Stories about which states may or may not be interested in pushing for online gambling seem to pop up pretty regularly these days, and it can be difficult to tell which states are serious versus which ones will never come close to regulating poker and casino games on the Internet. But a new report has tried to put some numbers to the movement to bring back online gambling to the United States, and has found that ten states are legitimately considering legalizing or expanding online gambling this year.
Overview of What’s to Come
The study – conducted by Gambling Compliance, which supplies regulatory news, analysis and data for the worldwide gaming industry – looked both at developments in the U.S. market in 2013, and what was expected to take place in 2014. As you likely already know, New Jersey, Nevada and Delaware are the states that currently offer online casino games or poker in some form. New Jersey is now also actively looking to expand their current regulations to allow for companies to offer games to players in other jurisdictions as well.
But that’s far from the only action around the nation when it comes to online gambling this year.
According to the report, California, Colorado, Hawaii, Illinois, Iowa, Louisiana, Massachusetts, Mississippi and Pennsylvania are all considering bills this year that would introduce online gambling to their residents.
“In 2013, ten states considered legislation that would legalize online casino-style gambling, which was a historic high,” said Chris Krafcik, research director for Gambling Compliance. “This year is shaping up to be at least as busy.”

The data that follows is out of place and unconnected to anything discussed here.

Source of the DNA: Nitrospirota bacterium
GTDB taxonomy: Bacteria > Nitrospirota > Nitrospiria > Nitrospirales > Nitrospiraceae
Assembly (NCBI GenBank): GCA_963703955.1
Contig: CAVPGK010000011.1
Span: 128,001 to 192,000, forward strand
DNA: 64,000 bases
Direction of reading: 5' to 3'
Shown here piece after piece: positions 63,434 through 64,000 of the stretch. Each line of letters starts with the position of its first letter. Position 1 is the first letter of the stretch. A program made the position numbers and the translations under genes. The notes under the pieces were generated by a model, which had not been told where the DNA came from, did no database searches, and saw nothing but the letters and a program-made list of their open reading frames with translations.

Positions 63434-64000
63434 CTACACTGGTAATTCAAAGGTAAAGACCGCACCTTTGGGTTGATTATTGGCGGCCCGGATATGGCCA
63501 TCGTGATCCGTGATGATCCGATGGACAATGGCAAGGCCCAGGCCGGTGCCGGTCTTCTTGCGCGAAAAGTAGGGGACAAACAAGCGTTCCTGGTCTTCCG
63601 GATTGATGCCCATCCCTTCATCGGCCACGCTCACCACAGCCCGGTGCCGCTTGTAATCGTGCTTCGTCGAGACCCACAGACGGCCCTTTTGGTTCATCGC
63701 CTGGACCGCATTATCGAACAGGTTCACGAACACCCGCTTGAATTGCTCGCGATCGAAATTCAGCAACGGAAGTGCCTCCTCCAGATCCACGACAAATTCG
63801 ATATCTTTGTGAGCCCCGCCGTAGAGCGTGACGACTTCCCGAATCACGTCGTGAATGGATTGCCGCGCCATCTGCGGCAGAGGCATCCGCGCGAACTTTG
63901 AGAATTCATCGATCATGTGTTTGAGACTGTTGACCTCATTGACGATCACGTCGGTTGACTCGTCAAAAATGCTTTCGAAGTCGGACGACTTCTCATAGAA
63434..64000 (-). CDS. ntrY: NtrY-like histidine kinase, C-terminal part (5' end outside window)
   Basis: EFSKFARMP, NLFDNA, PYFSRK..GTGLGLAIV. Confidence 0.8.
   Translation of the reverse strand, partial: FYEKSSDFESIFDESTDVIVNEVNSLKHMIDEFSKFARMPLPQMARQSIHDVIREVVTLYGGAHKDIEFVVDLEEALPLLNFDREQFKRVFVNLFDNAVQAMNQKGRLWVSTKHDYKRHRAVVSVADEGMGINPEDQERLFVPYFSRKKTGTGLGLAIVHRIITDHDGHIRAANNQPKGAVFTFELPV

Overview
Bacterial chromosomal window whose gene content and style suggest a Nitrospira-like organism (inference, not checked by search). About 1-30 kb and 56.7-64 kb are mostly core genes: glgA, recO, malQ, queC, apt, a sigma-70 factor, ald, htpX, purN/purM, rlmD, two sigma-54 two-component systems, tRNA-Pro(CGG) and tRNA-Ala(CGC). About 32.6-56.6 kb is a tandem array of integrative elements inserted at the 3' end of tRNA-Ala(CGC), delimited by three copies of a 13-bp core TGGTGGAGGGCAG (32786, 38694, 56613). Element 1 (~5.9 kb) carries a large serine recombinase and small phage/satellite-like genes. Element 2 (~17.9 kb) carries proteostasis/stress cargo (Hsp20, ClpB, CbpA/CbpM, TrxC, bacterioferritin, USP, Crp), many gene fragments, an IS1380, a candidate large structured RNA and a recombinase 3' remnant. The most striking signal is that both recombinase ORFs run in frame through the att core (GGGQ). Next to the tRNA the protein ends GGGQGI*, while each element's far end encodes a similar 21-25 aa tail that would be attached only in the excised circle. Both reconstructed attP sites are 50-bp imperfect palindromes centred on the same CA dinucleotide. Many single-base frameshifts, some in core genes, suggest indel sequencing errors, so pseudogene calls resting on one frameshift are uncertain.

The report suggests a more optimistic view of the prospects for legal passage this year in some key states than various previous experts have anticipated. For instance, in California, many have speculated that the issue will have to wait until 2015 to gain any real traction. But with Native American tribal leaders from two major coalitions working on an accord that would see them push for Internet gaming together, the report suggests that action on a bill could come before an August 31 deadline for this session.
Of course, the study was published before Senator Roderick Wright‘s (D-Inglewood) fall from grace last week, effectively removing one of the Golden State’s most powerful allies in getting at least poker online in California anytime soon.
The study also suggested that while most states would seek intrastate solutions at first, they would be open to interstate compacts in the future.
“Most states are also expected to consider legislation that would initially limit Internet gambling to within state lines, but that would grant regulators power to execute cross-border Internet gambling agreements with other states and foreign nations,” the account stated.
Election Year Makes Federal Outlook Doubtful
At the federal level, however, Gambling Compliance shares the pessimistic view of most analysts when it comes to a national online gambling regulatory bill. They note instead that the fight in Congress seems to be about positioning and lobbying in regards to a potential ban on online gambling, which is being pushed for by a coalition led by Sheldon Adelson.
“It is an election year, which means that virtually all politically controversial subjects, including Internet gambling, will be seen through the risk-averse lens of re-election,” the report said. “Still, behind the scenes, proponents and opponents will continue to jockey for position as Senate leadership continues to weigh up a blanket Internet gambling prohibition amid continued online expansion at the state level.”
That battle lead Gambling Compliance to speculate that this year could see a strong lobbying push, “perhaps the most concerted since 2006,” against online gambling, with Adelson’s Coalition to Stop Internet Gambling facing off against companies like Caesars who are in favor of federal online gambling legalization.